Remaining childless until age 23 or so is hardly burdensome, it’s RESPONSIBLE. Most people aren’t mature enough to be decent parents before then, regardless of income. Entertainers may not be typical, but quite a few that got wealthy young and got married young got divorced not much later, even if they had a child. Hardly an ideal outcome; if they’d waited, they’d at least have had time to realize that neither themselves nor most potential partners were as ideal as they imagined…and prepare themselves and use better judgement in partner selection before procreating. So waiting isn’t just about income by any means.

          Moreover, I think that all the jobs that can be automated, should be automated. There will still be plenty of jobs creating and maintaining the automation. Not as many, but they’ll be jobs only humans can do. Humans that can’t do what only humans can do will NEVER be more than second class, they wouldn’t be no matter how much cash was thrown at them. They’ll be existing rather than functioning, and they’ll know to their dying day that they’re dead weight.

          Regardless of social policies (IMO an oxymoron), it’s likely that technology will reduce the number of humans needed just as it contributed to increasing the number possible. Why is that wrong?

          Public burdens (unless disabled in the line of duty in public service – those we owe) should be either voluntarily sponsored or left to their fate.

          If you want some grand compulsory collectivism to ensure that everyone’s basic needs are met, no, I will NEVER sign up to that. There are the occasionally needy that I know personally, them I’ll aid as I can (although not to the point of harming myself beyond forgoing a few weeks mad money now and again). And it’s NOT about $$, I’ve given some years more than I pay in taxes (without creative deductions, and without deducting those gifts which were not to registered nonprofits mostly – yeah I’ll chip in for a hurricane, although not twice for a city built below sea level; stupid is as stupid does); it’s about the liberty to CHOOSE one’s obligations and how to best meet them.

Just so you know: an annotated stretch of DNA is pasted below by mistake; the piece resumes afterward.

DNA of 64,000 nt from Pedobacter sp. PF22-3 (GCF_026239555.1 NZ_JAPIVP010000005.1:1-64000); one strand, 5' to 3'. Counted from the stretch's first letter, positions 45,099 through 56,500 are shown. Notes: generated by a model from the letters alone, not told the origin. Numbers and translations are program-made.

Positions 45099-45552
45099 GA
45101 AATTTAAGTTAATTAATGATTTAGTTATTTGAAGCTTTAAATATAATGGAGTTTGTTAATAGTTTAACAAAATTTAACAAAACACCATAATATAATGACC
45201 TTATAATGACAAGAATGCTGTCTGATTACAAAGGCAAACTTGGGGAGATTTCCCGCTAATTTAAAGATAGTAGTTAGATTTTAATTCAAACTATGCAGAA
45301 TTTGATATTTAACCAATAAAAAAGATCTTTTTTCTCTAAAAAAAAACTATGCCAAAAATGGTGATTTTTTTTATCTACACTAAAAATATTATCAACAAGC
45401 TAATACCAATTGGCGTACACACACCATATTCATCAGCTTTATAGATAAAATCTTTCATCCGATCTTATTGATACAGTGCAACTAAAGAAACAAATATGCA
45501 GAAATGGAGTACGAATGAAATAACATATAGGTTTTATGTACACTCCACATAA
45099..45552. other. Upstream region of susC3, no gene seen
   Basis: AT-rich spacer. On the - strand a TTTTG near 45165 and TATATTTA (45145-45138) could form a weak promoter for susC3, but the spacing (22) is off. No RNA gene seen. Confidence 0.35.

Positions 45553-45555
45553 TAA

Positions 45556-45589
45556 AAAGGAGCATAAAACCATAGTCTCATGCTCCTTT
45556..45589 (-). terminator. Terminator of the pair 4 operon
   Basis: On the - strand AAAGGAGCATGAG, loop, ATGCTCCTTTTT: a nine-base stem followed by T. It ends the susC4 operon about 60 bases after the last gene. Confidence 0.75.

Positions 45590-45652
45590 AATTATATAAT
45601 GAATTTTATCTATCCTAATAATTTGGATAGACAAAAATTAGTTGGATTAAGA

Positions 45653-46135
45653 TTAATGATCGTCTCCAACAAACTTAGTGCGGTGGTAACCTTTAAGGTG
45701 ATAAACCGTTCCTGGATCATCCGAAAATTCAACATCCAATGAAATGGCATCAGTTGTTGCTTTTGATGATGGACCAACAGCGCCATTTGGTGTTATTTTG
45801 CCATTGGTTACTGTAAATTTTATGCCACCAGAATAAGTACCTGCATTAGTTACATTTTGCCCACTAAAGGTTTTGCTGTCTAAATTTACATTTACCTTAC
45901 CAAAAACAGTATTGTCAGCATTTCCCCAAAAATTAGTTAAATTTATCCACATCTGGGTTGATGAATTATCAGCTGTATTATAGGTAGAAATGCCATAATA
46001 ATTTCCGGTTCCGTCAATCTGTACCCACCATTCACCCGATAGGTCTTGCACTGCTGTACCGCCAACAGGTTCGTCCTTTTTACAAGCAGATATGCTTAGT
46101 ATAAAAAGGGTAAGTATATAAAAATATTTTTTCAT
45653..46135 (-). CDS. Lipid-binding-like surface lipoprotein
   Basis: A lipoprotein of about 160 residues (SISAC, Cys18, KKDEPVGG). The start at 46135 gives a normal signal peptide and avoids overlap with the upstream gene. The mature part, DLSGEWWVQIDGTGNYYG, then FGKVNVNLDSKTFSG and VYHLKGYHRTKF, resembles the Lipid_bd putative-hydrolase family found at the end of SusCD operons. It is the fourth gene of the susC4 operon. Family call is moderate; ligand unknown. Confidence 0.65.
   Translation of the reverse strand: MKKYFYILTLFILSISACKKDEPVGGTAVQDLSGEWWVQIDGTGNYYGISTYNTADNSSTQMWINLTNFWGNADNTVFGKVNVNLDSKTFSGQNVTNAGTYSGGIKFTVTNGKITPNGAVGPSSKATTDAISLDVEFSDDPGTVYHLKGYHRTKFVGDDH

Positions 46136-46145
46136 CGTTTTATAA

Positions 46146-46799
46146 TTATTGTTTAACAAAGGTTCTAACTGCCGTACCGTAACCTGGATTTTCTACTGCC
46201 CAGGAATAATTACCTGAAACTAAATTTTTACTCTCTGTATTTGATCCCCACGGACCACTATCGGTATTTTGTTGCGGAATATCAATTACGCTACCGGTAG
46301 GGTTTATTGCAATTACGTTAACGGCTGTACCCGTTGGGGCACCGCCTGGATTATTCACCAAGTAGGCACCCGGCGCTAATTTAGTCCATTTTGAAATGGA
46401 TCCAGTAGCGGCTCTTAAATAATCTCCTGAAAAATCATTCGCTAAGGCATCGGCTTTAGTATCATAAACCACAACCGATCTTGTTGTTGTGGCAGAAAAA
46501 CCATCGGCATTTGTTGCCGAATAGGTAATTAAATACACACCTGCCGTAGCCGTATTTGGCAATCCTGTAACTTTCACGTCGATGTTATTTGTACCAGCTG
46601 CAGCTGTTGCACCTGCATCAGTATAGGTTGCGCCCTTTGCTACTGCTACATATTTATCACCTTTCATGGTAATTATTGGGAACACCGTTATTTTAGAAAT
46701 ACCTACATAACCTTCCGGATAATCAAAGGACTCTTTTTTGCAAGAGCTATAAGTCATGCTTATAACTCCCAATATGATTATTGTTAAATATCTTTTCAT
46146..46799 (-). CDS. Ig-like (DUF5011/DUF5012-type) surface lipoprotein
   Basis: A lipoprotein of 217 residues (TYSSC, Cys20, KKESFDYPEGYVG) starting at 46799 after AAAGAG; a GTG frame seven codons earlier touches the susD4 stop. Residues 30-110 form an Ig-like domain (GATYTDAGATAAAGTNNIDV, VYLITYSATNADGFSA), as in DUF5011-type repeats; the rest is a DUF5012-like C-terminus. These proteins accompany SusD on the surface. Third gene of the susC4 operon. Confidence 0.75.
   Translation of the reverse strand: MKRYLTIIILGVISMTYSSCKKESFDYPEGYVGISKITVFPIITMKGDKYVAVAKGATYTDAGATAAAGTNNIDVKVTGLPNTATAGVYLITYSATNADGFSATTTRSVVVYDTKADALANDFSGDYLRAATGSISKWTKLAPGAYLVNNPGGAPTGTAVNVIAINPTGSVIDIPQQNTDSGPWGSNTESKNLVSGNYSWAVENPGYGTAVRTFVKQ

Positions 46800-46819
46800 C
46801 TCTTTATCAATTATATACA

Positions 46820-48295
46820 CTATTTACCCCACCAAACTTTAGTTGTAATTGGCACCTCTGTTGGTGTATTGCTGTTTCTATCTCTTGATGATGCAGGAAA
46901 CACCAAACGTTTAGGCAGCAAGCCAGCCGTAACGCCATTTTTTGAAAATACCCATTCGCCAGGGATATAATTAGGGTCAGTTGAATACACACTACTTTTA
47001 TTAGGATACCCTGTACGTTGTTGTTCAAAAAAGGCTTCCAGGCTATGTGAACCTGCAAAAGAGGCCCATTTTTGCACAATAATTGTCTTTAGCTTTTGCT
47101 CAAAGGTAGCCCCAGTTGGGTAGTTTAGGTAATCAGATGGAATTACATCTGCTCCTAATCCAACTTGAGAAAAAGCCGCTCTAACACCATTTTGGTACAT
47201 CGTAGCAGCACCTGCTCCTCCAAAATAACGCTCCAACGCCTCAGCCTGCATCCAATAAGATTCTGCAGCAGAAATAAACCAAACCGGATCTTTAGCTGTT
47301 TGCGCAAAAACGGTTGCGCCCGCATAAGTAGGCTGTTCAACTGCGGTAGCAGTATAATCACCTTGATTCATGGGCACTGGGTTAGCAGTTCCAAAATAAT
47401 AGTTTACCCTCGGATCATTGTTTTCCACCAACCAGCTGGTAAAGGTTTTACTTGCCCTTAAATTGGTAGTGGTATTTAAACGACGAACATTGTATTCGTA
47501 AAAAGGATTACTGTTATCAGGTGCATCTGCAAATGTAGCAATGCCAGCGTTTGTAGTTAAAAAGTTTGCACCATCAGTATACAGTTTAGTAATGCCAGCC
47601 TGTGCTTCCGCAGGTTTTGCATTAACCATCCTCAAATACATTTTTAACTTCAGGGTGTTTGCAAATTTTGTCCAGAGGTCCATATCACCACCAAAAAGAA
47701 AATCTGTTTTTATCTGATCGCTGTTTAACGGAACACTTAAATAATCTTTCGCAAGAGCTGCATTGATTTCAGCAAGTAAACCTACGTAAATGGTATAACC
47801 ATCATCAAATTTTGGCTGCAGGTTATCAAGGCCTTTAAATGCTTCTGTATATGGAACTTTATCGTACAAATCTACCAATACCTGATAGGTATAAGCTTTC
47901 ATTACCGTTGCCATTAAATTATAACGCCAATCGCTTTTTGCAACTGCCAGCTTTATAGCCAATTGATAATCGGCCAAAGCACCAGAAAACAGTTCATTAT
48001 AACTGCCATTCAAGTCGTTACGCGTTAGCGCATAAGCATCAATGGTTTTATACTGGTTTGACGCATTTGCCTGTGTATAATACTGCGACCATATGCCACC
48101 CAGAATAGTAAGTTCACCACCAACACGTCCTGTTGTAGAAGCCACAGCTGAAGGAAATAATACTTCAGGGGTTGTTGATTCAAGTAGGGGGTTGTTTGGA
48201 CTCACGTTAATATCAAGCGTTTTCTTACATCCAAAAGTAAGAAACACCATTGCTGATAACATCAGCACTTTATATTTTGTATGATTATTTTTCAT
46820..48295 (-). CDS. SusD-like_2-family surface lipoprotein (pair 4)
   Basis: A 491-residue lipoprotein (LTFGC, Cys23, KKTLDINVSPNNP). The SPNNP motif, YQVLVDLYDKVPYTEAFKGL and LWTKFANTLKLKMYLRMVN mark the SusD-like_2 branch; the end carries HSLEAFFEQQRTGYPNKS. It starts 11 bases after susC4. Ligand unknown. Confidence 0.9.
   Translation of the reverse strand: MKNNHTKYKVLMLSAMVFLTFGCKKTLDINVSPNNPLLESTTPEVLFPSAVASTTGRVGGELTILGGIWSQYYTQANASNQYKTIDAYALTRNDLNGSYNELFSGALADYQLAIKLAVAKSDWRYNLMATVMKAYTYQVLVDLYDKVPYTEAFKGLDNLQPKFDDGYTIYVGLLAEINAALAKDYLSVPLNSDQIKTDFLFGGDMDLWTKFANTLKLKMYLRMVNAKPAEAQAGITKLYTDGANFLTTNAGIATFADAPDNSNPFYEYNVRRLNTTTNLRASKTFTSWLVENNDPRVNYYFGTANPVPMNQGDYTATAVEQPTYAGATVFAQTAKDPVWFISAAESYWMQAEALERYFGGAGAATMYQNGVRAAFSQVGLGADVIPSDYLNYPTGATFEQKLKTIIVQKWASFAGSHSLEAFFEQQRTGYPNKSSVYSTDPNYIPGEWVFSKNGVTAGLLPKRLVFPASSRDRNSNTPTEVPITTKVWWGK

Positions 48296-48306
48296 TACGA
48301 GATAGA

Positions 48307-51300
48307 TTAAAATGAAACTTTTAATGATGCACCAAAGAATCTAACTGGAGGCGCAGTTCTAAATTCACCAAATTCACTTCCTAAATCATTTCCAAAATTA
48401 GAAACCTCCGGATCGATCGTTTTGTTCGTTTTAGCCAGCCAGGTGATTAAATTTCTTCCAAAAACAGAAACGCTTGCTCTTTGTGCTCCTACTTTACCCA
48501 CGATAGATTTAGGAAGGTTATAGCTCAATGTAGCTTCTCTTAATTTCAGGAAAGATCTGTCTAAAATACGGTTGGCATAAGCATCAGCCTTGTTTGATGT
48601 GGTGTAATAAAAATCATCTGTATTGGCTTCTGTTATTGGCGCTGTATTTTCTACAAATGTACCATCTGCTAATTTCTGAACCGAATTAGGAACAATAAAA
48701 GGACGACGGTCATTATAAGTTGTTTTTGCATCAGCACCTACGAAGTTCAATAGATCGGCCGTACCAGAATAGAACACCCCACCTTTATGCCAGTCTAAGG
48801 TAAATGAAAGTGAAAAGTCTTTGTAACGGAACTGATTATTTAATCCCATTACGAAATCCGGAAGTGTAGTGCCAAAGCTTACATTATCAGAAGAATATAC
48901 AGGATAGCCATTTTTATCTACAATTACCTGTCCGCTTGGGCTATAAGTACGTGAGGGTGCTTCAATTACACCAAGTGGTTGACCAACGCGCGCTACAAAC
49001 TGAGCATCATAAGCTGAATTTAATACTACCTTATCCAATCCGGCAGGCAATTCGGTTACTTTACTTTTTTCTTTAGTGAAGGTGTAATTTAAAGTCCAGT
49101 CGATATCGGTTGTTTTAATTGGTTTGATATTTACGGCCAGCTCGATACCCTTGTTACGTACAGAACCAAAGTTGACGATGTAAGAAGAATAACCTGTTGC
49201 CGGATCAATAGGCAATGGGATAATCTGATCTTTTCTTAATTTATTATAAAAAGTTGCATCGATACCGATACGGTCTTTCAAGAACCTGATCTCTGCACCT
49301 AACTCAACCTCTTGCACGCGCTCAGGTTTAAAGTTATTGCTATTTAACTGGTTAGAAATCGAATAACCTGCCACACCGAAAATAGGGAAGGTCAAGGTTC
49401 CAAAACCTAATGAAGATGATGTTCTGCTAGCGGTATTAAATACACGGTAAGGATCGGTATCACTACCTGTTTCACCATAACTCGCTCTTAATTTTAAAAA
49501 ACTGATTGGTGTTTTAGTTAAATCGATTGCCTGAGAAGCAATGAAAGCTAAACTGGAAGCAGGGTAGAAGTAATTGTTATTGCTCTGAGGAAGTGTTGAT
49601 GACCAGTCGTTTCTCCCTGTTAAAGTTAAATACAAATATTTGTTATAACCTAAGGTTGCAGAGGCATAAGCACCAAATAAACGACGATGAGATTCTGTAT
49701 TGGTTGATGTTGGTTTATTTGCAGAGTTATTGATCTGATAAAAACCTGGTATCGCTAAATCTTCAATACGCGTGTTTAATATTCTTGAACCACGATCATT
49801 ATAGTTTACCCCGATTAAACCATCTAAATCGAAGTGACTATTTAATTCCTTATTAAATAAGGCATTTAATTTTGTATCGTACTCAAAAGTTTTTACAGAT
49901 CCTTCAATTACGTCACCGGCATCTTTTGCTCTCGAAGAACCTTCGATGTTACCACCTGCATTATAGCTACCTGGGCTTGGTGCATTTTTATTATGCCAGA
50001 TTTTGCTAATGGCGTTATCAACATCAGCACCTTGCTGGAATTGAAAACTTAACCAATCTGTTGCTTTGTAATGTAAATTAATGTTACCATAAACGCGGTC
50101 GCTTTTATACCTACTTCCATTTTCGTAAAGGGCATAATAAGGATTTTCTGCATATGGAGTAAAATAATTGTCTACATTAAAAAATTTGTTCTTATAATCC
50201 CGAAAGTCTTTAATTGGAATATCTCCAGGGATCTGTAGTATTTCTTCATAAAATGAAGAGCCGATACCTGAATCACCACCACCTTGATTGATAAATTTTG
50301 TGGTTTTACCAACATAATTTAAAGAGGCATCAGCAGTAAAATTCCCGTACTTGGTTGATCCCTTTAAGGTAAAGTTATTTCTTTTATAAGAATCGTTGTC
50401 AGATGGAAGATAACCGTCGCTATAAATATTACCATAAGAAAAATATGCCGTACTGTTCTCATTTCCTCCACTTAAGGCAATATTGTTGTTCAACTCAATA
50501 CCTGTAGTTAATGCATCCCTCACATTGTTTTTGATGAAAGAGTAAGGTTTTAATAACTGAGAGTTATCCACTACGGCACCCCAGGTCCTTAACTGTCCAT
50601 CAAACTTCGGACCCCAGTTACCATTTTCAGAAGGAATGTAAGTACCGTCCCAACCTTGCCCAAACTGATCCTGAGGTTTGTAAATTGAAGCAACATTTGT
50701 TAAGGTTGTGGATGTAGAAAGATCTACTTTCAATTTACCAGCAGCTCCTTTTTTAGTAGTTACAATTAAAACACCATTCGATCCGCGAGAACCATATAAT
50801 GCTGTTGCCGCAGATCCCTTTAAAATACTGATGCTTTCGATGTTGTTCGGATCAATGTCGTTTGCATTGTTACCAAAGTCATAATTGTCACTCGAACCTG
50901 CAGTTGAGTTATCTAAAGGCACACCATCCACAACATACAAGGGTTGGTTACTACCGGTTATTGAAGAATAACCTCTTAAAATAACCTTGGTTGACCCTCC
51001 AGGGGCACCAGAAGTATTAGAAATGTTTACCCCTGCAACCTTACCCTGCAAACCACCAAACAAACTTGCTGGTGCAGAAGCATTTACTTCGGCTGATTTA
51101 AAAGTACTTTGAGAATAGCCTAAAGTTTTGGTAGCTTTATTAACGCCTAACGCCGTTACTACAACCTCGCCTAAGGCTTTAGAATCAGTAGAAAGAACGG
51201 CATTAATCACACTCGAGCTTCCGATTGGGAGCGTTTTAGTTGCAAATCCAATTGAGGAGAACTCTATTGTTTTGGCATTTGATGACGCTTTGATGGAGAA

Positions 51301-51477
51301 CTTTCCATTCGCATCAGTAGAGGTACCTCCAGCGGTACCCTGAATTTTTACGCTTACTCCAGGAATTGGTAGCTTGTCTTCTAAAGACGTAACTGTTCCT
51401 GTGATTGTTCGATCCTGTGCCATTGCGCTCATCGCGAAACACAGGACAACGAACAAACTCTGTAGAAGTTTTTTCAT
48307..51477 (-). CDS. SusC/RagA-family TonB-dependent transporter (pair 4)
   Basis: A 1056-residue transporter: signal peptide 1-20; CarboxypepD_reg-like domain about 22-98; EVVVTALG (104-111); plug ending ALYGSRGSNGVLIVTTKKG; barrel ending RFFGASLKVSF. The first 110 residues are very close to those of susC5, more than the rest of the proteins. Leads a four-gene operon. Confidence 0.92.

Most people are known by someone, but that’s someone else’s problem, their bell DOES NOT TOLL FOR ME. I DO NOT pretend that strangers matter, at least not until they’re no longer strangers, and I have neither the time nor interest to personally interact with a city or a nation or a planet full of people, nor the tolerance for the tyranny needed to create a system that ensures outcomes for all.

          Last but not least, an increased minimum wage does not make sense. It’s just another form of redistribution, and will increase the cost of ALL goods to the point that even more people will be without a “living wage”. Training increases productivity – at least if it’s about practical skills and not about social propaganda or seldom-marketable skills beyond what the market can actually absorb of those. But redistribution DOES NOT MAKE MORE PIE, it just slices it differently and wastes a fair bit in the process, while undermining incentives for people to actually make more pie. A higher minimum wage also tends to reduce the increase at the first few steps above it in the ladder, undermining early encounters with incentives to be fully human and adapt, learn, grow.

          If you actually care about persons rather than statistics, socialism is a crime against humanity.

          1. Ryan Patrick Jackson says:

            Actually, the math never pans out that “Increasing living wage will make everything too expensive.”

            Fun fact. This same argument was used when the ACA first rolled out and said “You will provide health benefits for your employees.”